During my ongoing curation of articles about learning, digital tools and social media, I recently came across this article exploring perspectives on social media in the lecture theatres. Although the article was primarily examining post secondary perspectives, I would argue the same discussions are relevant in K12. The discussion was centred around various viewpoints on whether or not students:
- be allowed (by profs) to bring technology to class
- are distracted by having access to social media and
- experience benefits?
Two interviewees interviewed commented that “… because the students are most likely taking notes. Many don’t use pen and paper, and rely on their devices. She says students are old enough to decide if they are to learn or not.” and “My view is they are old enough to choose and multitask (and choose to fail too),“. Meanwhile, others choose to dictate “no access”.
Now, if I put a personal perspective on this and let you observe my learning mode, this is what you would see. Typically I use 2 devices … taking notes on my iPad using notability – not just for notes – adding audio recording, and insert photos for context for a more complete package. On the second device I organize lists, todos, ideas and share via social media, typically Twitter but this could easily be a Facebook group, G+ community, LinkedIn or open Google doc. I reiterate – this is MY style. This is how I learn best. Paper and pen doesn’t work for me.
Why not let students choose what works best for them – student voice. To me, letting students choose what tools they use and how they organize shows a strength based approach to student learning. What benefit is there in forcing students to function in a way that may not be self directed and self optimized?
Weigh in: Where do you stand?
During a recent trip to the Netherlands, we had the opportunity to visit the Netherlands Open Air Museum & Park. It is an interesting stop. Additional information is available in this Wikipedia article.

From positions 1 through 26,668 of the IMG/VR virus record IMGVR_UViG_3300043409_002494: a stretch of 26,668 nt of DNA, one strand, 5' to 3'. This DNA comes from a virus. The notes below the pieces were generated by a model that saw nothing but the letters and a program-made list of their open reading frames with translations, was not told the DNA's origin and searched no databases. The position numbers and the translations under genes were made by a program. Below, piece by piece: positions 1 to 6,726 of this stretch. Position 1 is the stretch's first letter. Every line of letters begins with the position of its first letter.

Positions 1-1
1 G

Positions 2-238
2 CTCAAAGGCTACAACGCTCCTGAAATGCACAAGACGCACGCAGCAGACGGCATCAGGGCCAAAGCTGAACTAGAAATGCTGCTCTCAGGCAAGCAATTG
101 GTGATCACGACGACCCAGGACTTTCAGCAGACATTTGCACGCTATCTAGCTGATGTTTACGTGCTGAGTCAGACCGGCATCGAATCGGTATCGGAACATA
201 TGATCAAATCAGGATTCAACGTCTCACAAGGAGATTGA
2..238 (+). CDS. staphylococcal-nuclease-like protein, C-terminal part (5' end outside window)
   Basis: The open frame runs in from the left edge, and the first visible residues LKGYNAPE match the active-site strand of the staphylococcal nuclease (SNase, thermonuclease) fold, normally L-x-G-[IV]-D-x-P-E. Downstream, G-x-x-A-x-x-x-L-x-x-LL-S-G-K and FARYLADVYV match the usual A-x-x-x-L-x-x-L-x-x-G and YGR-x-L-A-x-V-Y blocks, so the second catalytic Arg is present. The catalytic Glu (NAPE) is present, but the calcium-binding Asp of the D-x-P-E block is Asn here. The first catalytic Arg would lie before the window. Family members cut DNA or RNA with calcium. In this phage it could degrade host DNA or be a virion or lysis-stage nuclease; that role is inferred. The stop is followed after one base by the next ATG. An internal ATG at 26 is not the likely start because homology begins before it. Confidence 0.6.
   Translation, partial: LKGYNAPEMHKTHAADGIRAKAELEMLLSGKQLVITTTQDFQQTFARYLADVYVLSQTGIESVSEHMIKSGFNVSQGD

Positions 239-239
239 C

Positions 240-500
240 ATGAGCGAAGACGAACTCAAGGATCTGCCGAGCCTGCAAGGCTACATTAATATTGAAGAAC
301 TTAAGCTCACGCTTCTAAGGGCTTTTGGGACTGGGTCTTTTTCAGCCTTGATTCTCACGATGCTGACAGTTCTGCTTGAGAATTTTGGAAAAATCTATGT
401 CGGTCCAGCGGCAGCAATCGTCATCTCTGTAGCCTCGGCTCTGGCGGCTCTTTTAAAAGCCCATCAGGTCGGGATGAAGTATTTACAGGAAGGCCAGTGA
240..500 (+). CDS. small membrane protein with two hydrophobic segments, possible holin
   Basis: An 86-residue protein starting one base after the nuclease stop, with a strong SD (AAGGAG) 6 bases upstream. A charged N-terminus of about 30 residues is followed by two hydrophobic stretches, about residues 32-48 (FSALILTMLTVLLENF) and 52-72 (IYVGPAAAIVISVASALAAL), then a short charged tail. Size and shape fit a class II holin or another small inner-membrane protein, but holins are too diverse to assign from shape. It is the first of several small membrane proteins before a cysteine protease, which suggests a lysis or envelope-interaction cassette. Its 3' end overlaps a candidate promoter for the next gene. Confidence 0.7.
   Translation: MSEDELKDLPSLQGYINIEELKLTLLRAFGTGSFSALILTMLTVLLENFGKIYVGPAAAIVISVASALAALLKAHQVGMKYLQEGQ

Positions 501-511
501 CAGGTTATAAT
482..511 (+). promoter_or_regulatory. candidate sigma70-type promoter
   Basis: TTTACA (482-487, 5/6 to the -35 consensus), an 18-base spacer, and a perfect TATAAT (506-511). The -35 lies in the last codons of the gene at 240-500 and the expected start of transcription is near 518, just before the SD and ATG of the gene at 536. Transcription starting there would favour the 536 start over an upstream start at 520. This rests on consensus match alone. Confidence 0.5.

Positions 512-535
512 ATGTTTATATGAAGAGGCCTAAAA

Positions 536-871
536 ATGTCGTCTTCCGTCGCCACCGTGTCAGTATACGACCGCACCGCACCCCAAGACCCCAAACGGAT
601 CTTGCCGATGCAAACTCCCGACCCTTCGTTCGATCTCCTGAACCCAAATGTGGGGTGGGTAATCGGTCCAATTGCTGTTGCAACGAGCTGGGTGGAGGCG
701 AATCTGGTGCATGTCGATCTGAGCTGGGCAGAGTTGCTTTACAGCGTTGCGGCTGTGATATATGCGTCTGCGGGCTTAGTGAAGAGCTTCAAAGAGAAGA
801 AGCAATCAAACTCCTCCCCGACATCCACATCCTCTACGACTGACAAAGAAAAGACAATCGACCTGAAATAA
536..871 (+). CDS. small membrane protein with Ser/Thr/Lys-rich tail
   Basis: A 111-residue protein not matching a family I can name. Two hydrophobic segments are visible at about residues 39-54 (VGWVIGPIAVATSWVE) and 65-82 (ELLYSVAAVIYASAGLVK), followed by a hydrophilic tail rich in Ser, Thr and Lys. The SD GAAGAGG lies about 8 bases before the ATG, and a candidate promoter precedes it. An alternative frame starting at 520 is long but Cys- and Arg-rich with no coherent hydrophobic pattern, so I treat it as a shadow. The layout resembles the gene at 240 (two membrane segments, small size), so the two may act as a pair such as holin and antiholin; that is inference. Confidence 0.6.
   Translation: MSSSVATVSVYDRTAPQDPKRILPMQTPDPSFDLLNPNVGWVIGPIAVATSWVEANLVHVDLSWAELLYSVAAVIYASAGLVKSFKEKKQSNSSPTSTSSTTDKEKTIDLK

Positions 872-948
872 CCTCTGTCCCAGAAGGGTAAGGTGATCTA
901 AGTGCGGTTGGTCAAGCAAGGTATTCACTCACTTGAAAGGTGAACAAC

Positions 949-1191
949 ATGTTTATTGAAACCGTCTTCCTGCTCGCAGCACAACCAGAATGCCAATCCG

One of the points of interest at the site was the Village School (Lhee Dr.) originally built in 1750, relocated in 1953. The interior as you see it in my photos is vintage 1800-1830.
I have added comments to each photo applying a current educational lens.
A peek in the door: open space and welcoming.
Central heating, flexible space (no rows!), support for small group instruction and a respectful design reflecting that learning is social.
Evidence of the use of mobile tablets to support personal educational experiences.
Hands on, independent use of tablets. It looks like they are actually drawing on the screens so I am assuming that these are not touch-screens. I wonder about the wifi access.
On a more serious note, this early classroom was certainly forward looking in many respects. Perhaps they were simply learning while waiting for the thinking around the C’s and the whole ‘internet thing’ to become a reality.
When I saw this tweet this morning, it reminded of a recent conversation with Rod Lucier where the point of discussion centred around the ideas that:
a) all positions have leadership components and
b) perhaps the best leadership position is the one you are in.
Using this tweet as a prompt, I think it is time worthy to reflect on the leadership traits described here.
What changes will you make to your practice?
Note: Cross posted to OSSEMOOC
This tweet from @ScottMcKenzie27 caught my attention this week.
The approach Scott is taking with digital citizenship in his classroom really brings it to life through relationships, conversation, collaboration and a real world connected learning experience.
Thank you for sharing your work and learning openly Scott.
Note: Cross post to OSSEMOOC
Interesting things that caught my eye during the past week:
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Link to article
Link to article